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Factors lead to return to sports and recreational activity after total knee replacement - A retrospective study


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Factors lead to return to sports and recreational activity after total knee replacement - A retrospective study

Jeremy Plassard, Jean Baptiste Masson, Matthieu Malatray, John Swan, Francesco Luceri, Julien Roger, Cécile Batailler, Elvire Servien, Sebastien


To cite this version:

Jeremy Plassard, Jean Baptiste Masson, Matthieu Malatray, John Swan, Francesco Luceri, et al..

Factors lead to return to sports and recreational activity after total knee replacement - A retrospective

study. SICOT-J, EDP Open, 2020, 6, 6p. �10.1051/sicotj/2020009�. �hal-03133133�


Factors lead to return to sports and recreational activity after total knee replacement

A retrospective study

Jeremy Plassard


, Jean Baptiste Masson


, Matthieu Malatray


, John Swan


, Francesco Luceri


, Julien Roger


, Cécile Batailler


, Elvire Servien


, and Sébastien Lustig


1 FIFA Medical Center of Excellence, Department of Orthopaedic Surgery and Sports Medicine, Croix Rousse Hospital, Civil Hospices of Lyon, 69004 Lyon, France

2 LBMC UMR T 9406, Laboratory of Chock Mechanics and Biomechanics, Claude Bernard Lyon 1 University, 69100 Villeurbanne, France

3 LIBM–EA 7424, Interuniversity Laboratory of Biology of Mobility, Claude Bernard Lyon 1 University, 69100 Villeurbanne, France

4 Department of Orthopedic and Traumatology, Dijon University Hospital, 21000 Dijon, France

5 Clinica Ortopedica, ASST Centro Specialistico Ortopedico Traumatologico Gaetano Pini-CTO, Piazza Cardinal Ferrari 1, 20122 Milan, Italy

6 Laboratory of Applied Biomechanics, Department of Biomedical Sciences for Health, Università degli Studi di Milano, Via Mangiagalli 31, 20133 Milan, Italy

Received 13 April 2020, Accepted 16 April 2020, Published online 7 May 2020

Abstract –Introduction: The number of total knee replacements performed (TKR) is increasing and so are patient expectations and functional demands. The mean age at which orthopedic surgeons may indicate TKR is decreasing, and therefore return to sport (RTS) after TKR is often an important expectation for patients. The aim of this study was to analyze the mid-term RTS, recreational activities, satisfaction level, and forgotten joint level after TKR.

Methods: Between January 2015 and December 2016, 536 TKR (same implant design, same technique) were per- formed in our center. The mean age at survey was 69 years with a mean follow-up of 43 months. All patients who did not have a follow-up in the last 6 months were called. Finally, 443 TKR were analyzed. RTS was assessed using the University of California Los Angeles Scale (UCLA), forgotten joint score (FJS), and Satisfaction Score.Results: In this study, 85% of patients had RTS after TKR with a mean UCLA score increasing from 4.48 to 5.92 and a high satisfaction rate. Satisfaction with activity level was 93% (satisfied and very satisfied patients). The RTS is more important for people with a higher preoperative UCLA score and a lower American Society of Anesthesiologist score (ASA). Each point increase in ASA score is associated with reduced probability to RTS by 52%.Discussion: RTS and recreational activity were likely after TKR with a high satisfaction score. Preoperative condition and activity are the two most significant predictive factors for RTS.Level of evidence: Retrospective case series, level IV.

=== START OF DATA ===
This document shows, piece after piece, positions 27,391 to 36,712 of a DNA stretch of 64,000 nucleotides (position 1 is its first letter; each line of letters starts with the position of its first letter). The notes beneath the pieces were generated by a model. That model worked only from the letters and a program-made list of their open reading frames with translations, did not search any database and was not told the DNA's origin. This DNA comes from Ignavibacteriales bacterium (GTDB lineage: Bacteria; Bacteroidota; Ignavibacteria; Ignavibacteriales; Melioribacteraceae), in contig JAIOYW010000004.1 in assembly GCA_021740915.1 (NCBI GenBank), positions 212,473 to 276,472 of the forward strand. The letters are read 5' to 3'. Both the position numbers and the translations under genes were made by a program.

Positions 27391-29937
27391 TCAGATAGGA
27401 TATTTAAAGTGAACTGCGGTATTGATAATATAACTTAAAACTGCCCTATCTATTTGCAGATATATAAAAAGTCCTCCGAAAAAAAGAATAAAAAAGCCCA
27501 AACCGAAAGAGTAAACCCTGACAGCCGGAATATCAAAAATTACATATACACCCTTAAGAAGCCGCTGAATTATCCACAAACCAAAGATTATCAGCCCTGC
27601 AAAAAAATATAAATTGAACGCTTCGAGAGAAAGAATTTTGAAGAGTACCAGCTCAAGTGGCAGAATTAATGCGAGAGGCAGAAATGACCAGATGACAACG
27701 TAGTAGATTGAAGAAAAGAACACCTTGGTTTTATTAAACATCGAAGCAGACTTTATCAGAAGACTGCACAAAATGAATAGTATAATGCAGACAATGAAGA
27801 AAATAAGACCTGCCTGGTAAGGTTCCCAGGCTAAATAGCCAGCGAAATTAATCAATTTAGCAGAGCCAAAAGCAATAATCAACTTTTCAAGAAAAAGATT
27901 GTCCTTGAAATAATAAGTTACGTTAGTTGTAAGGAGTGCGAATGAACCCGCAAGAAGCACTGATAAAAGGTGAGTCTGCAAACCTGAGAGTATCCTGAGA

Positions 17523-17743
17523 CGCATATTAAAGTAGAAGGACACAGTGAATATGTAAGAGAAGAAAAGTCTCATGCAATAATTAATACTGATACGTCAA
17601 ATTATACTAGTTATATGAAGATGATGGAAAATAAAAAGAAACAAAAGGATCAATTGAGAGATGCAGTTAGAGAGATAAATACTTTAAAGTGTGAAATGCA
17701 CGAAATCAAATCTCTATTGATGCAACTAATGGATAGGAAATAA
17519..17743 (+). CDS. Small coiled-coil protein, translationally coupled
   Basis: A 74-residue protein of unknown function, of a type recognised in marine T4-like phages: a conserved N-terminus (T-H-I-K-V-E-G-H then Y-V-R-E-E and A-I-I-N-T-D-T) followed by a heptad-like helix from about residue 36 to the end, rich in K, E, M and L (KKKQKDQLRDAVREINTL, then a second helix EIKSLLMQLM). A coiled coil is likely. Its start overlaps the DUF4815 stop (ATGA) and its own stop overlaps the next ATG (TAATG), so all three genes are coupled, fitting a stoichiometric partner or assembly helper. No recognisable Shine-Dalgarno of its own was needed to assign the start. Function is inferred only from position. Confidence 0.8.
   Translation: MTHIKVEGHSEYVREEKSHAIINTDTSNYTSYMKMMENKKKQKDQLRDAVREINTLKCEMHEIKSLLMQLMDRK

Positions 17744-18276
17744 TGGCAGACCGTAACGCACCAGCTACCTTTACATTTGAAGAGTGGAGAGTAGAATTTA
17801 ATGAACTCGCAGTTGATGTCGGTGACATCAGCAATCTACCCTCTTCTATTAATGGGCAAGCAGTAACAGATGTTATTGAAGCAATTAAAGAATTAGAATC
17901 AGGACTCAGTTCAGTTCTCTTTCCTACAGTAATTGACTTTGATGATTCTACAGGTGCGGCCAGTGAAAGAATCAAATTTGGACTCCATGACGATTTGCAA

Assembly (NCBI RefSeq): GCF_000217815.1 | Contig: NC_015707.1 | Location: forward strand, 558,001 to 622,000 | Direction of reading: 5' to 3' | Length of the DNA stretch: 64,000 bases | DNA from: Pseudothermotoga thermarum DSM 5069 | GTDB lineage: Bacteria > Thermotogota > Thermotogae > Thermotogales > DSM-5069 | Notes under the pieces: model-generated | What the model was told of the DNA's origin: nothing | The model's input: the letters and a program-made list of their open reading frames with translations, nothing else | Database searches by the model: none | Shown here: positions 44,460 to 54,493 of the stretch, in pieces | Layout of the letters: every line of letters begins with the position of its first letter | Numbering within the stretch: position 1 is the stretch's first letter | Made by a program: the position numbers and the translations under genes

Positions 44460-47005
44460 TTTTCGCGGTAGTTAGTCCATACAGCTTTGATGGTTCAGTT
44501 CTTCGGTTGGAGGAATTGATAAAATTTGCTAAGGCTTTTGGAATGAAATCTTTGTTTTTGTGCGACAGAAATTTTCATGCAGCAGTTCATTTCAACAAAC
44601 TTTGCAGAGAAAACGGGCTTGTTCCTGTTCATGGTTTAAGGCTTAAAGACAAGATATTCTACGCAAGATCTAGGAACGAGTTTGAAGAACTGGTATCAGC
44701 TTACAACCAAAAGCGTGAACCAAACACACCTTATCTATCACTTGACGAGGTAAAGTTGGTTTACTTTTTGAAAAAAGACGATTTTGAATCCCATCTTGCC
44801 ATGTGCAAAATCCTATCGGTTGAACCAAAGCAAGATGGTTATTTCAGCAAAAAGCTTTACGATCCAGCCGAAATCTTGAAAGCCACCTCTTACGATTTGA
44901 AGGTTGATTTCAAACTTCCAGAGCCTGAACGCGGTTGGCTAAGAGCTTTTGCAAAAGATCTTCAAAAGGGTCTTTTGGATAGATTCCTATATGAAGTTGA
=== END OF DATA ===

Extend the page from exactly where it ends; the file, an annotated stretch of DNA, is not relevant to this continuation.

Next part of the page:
Key words:Total knee replacement, Return to sport, Recreational activities, Patient satisfaction.


According to demographic projections, the number of patients suffering from osteoarthritis (OA) will increase drama- tically in the future, and therefore the number of total knee replacement (TKR) too. This increase is multifactorial:

improved life expectancy, increasing obesity, and younger patients with knee OA secondary to trauma or other reasons.

The younger population often expects to maintain an active life- style without pain, or stiffness.

OA restricted the ability to carry out daily activities, work, and perform sport activities. Pain and decreased range of motion

lead to physical deconditioning with reduced endurance, less aerobic capacity, and a higher risk of being overweight and devel- oping cardiovascular diseases. Ravi et al. [1] reported how the management of knee OA with arthroplasty may have a role in cardiovascular prevention. Furthermore, TKR is a cost-effective surgical procedure, especially in young and active patients [2].

TKR provides functional improvement in patients with advanced knee OA [3,4]. Although evidence suggests a full return to active life after TKR is possible [5,6], many orthope- dic surgeons still prefer to advise limited sporting activities postoperatively.

In fact, pain reduction is often insufficient with young highly demanding patients with OA wanting to return to the same Special Issue:“HIP and KNEE Replacement”

Guest Editors: C. Batailler, S. Lustig, J. Caton

*Corresponding author:jeremyplassard@live.fr https://doi.org/10.1051/sicotj/2020009

Available online at:


This is an Open Access article distributed under the terms of the Creative Commons Attribution License (https://creativecommons.org/licenses/by/4.0), which permits unrestricted use, distribution, and reproduction in any medium, provided the original work is properly cited.




pre-arthritic level of sport. These patients do not only aim for pain relief after TKR. With innovative surgical techniques and more anatomical implants, TKR is now indicated in younger patients with higher sports expectations after TKR [7]. Nowa- days it is becoming more important to be able to predict the level of postoperative sport activity for each specific patient. Bullens et al. [4] and Nobel et al. [8] compared subjective and objective outcomes after TKR, and notably, satisfaction depends on pre- operative expectations, which are correlated with objective results.